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2015 Spring Baseball Titles Reflect a New York State of Mind

Baseball Books

2015 Spring Baseball Titles Reflect a New York State of Mind

Every year seems to bring a slew of New York-centric titles to the genre of baseball literature. This year, just about all the bases are covered --- with books about the new (as in Mets and Yankees) and old (the Brooklyn Dodgers). And if you’re willing to stretch, there are also new offerings for the San Francisco Giants, who left for the West Coast with their Brooklyn counterparts in 1957.

Herewith a sampling:

Rather than the blustery “best” or “greatest” that publishers seem to relish, JOE BLACK: More Than a Dodger --- written by Martha Jo Black and Chuck Schoffner --- employs a more realistic view of the life of a heralded athlete.

Despite all the promise and hoopla, Joe Black was basically a one-year wonder. He won 15 games and saved another 15 to help win the National League pennant in his rookie campaign for Brooklyn in 1952. He then became the first African-American pitcher to win a World Series game, and was honored for his efforts with the Rookie of the Year award.

It was downhill from there. Injuries curtailed his career, and he pitched just five more years, leaving the Dodgers in a trade with the Cincinnati Reds before finishing up with the Washington Senators.

But the college-educated Black was truly “more than a Dodger,” as he went on to a teaching career in his native New Jersey and later became a high-level executive with the Greyhound Bus Company.

The joint biography by Black’s daughter, Martha Jo --- who was born long after he had left the game --- and Schoffner is fairly standard and adopts a back-and-forth style as the chapters alternate between his playing days and his life before and after baseball. It is the latter part that is far more interesting; the years on the diamond, apart from the 1952 season, is a tale heard too often when it comes to players from that era, laboring without the benefits of modern medical procedures coupled with a front office management mentality that believed they knew far more than they actually did.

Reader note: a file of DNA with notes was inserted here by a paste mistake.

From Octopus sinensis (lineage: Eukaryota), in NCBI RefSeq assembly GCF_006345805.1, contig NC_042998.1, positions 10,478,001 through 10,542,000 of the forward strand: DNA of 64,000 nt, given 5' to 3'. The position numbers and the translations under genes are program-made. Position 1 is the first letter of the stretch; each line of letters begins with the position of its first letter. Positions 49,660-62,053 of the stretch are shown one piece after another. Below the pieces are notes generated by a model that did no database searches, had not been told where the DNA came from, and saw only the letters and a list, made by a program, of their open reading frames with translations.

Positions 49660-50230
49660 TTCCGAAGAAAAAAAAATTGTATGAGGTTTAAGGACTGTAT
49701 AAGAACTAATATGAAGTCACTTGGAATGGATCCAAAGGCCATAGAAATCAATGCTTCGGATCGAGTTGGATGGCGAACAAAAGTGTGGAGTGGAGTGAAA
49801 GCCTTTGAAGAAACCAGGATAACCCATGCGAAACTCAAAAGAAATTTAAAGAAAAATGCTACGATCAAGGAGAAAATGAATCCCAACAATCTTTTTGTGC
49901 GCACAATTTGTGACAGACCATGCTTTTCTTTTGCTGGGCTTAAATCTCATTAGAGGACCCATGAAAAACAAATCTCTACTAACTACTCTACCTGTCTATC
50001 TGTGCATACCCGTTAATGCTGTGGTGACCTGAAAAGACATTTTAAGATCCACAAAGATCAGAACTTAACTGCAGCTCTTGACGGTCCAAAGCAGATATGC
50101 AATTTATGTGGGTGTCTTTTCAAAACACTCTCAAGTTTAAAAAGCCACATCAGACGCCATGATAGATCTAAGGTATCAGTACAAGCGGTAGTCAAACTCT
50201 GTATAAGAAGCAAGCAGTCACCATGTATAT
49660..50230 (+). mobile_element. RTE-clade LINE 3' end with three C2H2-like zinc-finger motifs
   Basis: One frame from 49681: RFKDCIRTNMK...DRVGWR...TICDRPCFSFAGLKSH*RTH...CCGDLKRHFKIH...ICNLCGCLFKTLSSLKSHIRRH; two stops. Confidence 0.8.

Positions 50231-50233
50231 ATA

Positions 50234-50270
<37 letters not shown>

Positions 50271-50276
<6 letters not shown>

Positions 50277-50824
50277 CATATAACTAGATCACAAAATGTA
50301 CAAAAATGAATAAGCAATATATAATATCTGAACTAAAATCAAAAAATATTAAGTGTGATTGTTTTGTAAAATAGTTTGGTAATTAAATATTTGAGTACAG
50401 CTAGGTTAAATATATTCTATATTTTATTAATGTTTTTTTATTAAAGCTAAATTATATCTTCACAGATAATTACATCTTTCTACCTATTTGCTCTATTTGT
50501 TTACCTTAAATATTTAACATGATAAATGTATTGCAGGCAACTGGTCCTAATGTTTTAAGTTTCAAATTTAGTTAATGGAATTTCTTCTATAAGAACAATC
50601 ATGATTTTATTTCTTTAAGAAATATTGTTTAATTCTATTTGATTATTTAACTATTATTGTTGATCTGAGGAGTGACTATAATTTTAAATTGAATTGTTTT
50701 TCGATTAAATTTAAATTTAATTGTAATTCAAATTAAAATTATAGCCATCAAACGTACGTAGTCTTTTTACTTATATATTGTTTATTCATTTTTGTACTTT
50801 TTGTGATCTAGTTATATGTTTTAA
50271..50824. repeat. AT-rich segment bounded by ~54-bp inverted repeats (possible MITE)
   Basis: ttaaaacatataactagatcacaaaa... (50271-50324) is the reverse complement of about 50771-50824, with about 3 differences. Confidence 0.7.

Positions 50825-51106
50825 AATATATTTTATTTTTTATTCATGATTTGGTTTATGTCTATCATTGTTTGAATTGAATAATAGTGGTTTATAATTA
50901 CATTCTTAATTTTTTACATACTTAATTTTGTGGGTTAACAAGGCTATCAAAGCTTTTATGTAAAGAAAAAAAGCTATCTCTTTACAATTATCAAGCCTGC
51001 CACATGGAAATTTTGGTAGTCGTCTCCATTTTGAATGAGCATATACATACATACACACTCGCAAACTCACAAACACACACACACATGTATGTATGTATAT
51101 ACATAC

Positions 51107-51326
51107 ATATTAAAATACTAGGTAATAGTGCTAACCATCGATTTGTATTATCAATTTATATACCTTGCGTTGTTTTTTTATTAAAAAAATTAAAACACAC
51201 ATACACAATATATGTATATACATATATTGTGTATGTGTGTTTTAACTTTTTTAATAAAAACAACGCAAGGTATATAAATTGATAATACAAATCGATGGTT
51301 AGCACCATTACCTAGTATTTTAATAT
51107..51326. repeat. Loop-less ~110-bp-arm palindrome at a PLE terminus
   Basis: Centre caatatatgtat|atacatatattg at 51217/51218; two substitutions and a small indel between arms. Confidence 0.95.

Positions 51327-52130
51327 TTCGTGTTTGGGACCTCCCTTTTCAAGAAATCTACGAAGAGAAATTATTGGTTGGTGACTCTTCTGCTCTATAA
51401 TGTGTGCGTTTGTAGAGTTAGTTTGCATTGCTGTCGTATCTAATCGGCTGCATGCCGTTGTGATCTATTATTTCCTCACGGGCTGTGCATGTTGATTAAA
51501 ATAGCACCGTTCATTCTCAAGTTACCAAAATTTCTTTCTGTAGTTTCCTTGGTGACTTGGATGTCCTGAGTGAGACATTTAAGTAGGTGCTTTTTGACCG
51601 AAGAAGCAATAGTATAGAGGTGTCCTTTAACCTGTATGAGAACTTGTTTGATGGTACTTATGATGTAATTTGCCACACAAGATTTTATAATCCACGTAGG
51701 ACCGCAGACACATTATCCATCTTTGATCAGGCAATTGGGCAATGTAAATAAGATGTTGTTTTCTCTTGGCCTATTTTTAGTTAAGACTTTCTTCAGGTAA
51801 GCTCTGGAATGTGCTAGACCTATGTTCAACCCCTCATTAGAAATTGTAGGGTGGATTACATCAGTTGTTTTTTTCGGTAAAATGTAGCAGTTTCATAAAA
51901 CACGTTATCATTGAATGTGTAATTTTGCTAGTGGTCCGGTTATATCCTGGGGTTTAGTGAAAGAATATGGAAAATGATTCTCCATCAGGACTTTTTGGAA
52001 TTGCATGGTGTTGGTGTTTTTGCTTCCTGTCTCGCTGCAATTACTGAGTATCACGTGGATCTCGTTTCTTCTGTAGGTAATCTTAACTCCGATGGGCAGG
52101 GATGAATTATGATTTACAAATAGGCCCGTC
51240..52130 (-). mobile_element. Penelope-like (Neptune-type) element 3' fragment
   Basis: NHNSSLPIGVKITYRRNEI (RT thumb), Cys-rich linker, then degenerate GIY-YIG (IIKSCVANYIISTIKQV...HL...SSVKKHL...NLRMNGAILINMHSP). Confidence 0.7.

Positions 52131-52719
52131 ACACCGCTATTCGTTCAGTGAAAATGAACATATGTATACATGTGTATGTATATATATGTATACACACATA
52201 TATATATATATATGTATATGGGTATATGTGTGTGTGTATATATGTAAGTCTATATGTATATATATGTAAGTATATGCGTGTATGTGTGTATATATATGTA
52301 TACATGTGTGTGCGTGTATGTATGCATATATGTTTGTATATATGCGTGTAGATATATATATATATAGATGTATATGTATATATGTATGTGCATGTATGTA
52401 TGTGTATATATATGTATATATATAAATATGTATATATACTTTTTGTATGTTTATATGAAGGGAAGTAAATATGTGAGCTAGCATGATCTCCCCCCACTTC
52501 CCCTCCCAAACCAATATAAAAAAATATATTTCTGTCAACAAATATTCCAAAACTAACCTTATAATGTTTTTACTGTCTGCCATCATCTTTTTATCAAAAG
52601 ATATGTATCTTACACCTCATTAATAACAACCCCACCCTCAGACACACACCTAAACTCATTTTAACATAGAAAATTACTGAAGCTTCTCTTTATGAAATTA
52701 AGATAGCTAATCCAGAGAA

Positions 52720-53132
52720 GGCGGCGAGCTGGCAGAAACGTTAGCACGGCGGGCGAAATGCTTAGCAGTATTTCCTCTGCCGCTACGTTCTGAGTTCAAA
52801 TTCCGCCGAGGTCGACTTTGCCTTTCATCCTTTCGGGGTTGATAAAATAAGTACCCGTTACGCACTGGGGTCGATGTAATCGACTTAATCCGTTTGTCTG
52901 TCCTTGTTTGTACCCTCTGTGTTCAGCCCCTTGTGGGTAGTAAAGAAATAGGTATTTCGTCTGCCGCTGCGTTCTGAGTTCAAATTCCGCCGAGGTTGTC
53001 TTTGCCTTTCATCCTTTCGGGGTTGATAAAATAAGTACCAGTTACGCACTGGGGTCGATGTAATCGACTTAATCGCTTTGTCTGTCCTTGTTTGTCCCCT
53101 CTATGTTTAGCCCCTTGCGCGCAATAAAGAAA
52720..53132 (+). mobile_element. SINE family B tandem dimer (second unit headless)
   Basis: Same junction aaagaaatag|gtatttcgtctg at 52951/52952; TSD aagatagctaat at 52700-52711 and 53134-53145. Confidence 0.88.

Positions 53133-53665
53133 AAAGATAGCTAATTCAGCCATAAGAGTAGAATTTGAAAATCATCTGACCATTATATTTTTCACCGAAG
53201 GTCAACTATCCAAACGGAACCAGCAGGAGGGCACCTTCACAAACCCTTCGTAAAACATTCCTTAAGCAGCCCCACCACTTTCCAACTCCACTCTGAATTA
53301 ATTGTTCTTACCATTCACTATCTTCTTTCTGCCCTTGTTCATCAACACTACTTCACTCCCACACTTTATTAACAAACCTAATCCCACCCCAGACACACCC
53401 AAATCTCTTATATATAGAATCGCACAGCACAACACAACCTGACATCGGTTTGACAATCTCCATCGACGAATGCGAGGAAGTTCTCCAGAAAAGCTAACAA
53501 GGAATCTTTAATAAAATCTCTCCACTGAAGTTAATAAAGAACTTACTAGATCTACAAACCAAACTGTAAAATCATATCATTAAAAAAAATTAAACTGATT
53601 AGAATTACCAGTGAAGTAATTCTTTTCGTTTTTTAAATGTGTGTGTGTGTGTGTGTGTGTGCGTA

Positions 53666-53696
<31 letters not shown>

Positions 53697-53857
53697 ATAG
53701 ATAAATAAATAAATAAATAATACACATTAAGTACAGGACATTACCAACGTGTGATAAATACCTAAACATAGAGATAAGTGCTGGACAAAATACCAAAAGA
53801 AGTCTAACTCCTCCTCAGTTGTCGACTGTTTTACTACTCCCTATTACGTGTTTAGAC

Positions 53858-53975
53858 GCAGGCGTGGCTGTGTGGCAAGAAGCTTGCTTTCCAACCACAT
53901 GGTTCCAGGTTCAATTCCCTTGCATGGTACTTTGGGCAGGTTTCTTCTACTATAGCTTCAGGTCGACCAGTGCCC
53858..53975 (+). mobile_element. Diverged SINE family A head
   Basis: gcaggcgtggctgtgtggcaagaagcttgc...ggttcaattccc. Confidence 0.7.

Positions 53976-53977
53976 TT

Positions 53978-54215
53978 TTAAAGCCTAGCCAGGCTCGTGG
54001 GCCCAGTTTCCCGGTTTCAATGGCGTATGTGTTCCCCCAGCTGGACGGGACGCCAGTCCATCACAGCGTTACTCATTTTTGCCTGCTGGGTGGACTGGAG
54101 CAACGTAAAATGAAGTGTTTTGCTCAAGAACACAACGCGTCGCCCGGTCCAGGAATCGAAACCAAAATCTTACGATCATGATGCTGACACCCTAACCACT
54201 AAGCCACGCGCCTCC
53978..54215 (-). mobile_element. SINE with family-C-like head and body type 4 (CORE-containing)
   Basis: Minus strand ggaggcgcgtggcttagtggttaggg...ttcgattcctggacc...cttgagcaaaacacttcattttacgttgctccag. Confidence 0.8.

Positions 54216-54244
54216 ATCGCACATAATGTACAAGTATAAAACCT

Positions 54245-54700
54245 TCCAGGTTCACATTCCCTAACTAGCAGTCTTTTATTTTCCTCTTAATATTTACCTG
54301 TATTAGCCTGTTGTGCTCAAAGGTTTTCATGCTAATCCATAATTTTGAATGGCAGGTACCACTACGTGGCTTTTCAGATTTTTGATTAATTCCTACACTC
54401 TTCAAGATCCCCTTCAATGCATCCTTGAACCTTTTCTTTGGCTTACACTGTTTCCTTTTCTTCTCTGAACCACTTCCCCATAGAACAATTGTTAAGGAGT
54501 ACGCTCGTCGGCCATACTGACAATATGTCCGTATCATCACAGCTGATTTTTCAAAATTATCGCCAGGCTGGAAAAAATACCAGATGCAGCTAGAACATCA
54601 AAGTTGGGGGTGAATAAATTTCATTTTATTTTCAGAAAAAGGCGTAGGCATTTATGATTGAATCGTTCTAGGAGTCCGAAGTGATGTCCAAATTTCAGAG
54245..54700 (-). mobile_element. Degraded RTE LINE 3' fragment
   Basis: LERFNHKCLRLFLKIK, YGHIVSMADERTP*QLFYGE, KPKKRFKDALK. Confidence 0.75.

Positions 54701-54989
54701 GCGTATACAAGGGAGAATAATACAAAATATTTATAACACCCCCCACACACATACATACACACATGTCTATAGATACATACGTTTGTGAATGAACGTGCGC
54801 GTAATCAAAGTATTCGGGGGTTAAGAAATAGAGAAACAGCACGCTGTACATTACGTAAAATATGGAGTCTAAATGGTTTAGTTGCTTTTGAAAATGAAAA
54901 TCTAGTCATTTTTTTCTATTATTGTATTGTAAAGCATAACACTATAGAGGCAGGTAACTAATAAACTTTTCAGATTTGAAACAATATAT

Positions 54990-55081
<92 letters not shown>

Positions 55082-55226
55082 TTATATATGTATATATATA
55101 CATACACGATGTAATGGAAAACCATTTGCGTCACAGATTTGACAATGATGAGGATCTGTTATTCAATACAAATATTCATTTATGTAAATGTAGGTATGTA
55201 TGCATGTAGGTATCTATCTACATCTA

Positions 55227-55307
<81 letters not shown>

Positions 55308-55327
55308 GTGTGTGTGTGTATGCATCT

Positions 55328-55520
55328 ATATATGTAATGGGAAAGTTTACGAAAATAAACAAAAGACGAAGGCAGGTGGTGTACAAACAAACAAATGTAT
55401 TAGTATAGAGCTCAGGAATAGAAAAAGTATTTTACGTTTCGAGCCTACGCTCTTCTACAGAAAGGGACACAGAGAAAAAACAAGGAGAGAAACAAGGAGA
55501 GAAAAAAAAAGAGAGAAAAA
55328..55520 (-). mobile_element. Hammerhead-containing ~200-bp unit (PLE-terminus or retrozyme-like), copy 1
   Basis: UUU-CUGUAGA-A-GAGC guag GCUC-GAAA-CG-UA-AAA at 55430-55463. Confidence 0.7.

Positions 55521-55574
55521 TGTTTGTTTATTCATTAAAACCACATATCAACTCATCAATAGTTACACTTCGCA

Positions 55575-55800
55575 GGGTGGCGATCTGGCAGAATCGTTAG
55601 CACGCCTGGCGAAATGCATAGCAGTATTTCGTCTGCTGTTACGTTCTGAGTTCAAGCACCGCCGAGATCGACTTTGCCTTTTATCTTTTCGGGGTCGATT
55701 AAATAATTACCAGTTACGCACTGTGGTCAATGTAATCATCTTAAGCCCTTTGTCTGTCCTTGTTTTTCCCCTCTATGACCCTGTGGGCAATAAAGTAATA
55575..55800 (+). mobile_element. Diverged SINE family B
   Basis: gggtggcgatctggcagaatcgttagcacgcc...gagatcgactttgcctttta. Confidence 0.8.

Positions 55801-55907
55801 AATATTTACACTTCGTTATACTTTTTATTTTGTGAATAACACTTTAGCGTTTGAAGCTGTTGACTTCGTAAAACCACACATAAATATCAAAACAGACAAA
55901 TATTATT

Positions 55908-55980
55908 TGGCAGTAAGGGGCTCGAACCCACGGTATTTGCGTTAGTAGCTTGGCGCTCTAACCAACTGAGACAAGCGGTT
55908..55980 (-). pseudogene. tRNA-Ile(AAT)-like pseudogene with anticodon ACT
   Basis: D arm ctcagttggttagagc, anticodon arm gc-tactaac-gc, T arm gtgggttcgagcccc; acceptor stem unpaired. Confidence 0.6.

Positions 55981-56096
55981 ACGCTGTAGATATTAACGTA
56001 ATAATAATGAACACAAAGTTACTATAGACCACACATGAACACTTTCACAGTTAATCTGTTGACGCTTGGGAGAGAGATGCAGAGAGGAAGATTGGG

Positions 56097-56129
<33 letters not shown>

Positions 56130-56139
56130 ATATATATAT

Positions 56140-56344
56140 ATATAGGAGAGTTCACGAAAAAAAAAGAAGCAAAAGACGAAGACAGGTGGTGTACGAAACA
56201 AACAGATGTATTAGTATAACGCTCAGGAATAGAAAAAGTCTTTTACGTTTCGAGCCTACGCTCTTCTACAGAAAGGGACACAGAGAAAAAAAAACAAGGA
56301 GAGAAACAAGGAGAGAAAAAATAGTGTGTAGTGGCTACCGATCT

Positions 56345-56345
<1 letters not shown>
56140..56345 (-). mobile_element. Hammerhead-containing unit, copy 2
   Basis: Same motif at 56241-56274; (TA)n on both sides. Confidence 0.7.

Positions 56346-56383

Another bio that has its roots in Brooklyn is TOMMY LASORDA: MY WAY, by Colin Gunderson, who spent more than a decade working for the Dodgers while Tommy Lasorda was the manager.

Lasorda never enjoyed great success as a Major Leaguer. His main claim to fame was being sent down in 1955 to make room for Sandy Koufax. His value came in the form of mentoring dozens, if not hundreds, of ball players.

MY WAY is an extended love poem to the Hall of Fame manager, with testimonials by many of the great Dodger players of the era who played for him in both the minors and Majors, including Steve Garvey, Rick Monday, Bobby Valentine and Ron Cey. To a man, they sing Lasorda’s praises, reflecting on the gruff and profane, yet lovable, leader who turned them all into winners on the field and in life.

But it’s not exactly an all-inclusive portrayal. Gunderson prefers to highlight the triumphs and downplay, if not totally ignore, the difficulties. While Lasorda championed the Dodger “family,” there is little mention of his own family, and nothing about his son, Tommy Jr., whose lifestyle he found repugnant.